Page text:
CFD model details
The CFD simulations were carried out using a commercial CFD program, FLUENT, supplied by Fluent Inc., Lebanon, New Hampshire. A key advantage of this software package is its discrete phase model (DPM), which provides an excellent tool to predict the rate of vaporization of water droplets subjected to a fire field. The Navier-Stokes equations along with energy and species conservation equations were solved using suitable boundary and initial conditions. In this study, a medium scale fire was generated using a volumetric heat generation source term within a specified region located at the center of the room. Combustion chemistry and radiation models were not activated in this study. A standard ŕ-ň model was used for the turbulent flow. A Lagrangian discrete-phase model was solved with stochastic particle trajectories (influenced by turbulent fluctuations) for inert droplet vaporization in the presence of a hot gas environment. The model essentially handles the vaporization of droplets exposed to the fire field, and the subsequent cooling of the local gas field.
Specified boundary conditions included pressure inlets surrounding the fire (relevant to an open pool fire, as in the experiments), a pressure outlet at the top, and a wall boundary for the bottom floor. The volumetric heat release rate was adjusted to provide a maximum plume temperature of approximately 1800-1900 K. Three water mist mass flow rates were studied: 0.01, 0.03, and 0.05 kg/s. The mist was introduced at the floor level with an injection momentum sufficient to surround the firebase. The various mist classes included sprinkler droplets (0.5 mm), commercial water mist (100 Ám), and NanoMistÖ (1 Ám).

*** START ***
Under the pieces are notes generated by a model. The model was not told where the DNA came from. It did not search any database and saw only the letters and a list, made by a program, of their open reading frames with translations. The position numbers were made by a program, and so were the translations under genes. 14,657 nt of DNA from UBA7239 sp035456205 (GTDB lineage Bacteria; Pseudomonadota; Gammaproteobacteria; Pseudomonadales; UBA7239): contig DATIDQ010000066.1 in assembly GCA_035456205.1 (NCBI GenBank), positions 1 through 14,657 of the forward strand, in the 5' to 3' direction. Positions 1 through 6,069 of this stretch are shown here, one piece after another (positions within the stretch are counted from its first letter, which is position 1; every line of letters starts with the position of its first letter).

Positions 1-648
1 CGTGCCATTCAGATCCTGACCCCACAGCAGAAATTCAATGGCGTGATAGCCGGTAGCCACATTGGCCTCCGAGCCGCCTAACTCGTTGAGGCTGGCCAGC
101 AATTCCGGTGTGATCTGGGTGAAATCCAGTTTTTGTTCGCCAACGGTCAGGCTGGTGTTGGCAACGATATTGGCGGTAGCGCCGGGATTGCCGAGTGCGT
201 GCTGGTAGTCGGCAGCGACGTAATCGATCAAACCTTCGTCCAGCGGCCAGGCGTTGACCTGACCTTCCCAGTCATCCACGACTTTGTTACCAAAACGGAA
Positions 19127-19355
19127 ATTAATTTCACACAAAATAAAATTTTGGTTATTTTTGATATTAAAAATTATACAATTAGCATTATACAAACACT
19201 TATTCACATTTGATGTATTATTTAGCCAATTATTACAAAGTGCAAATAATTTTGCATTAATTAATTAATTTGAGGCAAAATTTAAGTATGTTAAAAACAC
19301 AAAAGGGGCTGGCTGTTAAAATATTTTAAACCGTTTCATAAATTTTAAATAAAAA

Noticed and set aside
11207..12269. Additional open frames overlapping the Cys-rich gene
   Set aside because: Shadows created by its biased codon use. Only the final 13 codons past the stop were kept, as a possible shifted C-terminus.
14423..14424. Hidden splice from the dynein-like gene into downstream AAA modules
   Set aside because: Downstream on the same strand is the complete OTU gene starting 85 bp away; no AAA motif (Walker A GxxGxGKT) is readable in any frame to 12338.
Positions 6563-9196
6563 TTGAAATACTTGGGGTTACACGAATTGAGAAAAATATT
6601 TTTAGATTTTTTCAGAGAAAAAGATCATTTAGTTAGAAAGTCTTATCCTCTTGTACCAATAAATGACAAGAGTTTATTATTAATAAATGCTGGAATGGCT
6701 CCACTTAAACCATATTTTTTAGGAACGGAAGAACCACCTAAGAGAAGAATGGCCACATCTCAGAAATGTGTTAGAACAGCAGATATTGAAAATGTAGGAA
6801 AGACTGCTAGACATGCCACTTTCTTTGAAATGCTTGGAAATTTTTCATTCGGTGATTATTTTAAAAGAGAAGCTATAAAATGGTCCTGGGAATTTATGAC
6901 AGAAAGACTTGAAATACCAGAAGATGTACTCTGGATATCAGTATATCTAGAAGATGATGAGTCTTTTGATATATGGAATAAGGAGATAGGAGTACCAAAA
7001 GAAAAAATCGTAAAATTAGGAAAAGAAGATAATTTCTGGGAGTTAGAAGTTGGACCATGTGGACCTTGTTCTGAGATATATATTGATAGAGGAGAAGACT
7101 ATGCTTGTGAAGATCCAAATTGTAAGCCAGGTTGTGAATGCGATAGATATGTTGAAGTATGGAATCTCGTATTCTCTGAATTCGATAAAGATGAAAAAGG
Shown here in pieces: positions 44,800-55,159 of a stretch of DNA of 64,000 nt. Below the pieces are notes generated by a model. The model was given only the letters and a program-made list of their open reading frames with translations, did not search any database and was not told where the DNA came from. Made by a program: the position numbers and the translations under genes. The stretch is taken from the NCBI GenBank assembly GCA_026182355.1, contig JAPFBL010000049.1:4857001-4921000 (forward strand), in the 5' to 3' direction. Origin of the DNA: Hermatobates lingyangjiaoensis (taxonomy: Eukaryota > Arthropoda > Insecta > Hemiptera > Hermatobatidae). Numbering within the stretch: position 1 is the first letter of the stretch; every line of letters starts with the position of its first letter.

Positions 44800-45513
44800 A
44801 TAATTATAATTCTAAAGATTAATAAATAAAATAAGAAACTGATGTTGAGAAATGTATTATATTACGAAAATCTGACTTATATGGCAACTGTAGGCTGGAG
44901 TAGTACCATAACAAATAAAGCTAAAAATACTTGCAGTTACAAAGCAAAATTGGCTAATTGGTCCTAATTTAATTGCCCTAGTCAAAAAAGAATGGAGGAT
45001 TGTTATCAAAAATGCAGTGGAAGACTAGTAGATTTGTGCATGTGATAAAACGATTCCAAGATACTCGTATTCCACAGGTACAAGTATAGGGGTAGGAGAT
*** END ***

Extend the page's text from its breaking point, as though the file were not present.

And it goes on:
The temperature contours of simulated fire are shown in Figure 1. The peak temperature was monitored upon starting the mist injection from the floor.
Figure 1: Temperature (K) contours of simulated pool fire.
DPM stochastic droplet trajectories of water mist droplets surrounding the firebase are shown for droplets discharged from the floor is shown in figure 2. The mist is entrained into the firebase due to the fireĺs entrainment field
Figure 2: Entrainment of the mist into the firebase as predicted by the DPM model of Fluent CFD.
In the CFD study, the fire cooling behavior of the mist is determined from the predicted centerline peak temperatures. The mist puts out the fire because of the severe cooling brought by the energy absorption by the latent heat of water combined with other factors such as water vapor dilution of oxygen and radiation blockage. The centerline profiles in Figure 3 show the ability of all the sprays to cool and put out the fire. Micron-sized droplets are more sensitive to increased mass flow rates than are the larger droplets, as seen from the steep decrease in peak temperatures. For the smallest droplet sizes, the temperature reaches about 800K for a mass flow rate of 0.05 kg/s.
Figure 3: Centerline temperature with increasing mass flow rates for different mist classes.
Within 10 seconds, the fire centerline temperature is reduced to so low a value that the combustion cannot continue. The total available water surface area increases rapidly for such extremely small droplets at a fixed mass flow. However, for sprinkler or commercial type mists, the cooling behavior was nominal; a marginal increase of 21% in the extent of cooling was observed with a factor of five increase in water mass. Under these conditions, the additional water is ineffective since the droplet vaporization time is greater than the residence time of the droplet within the fire domain.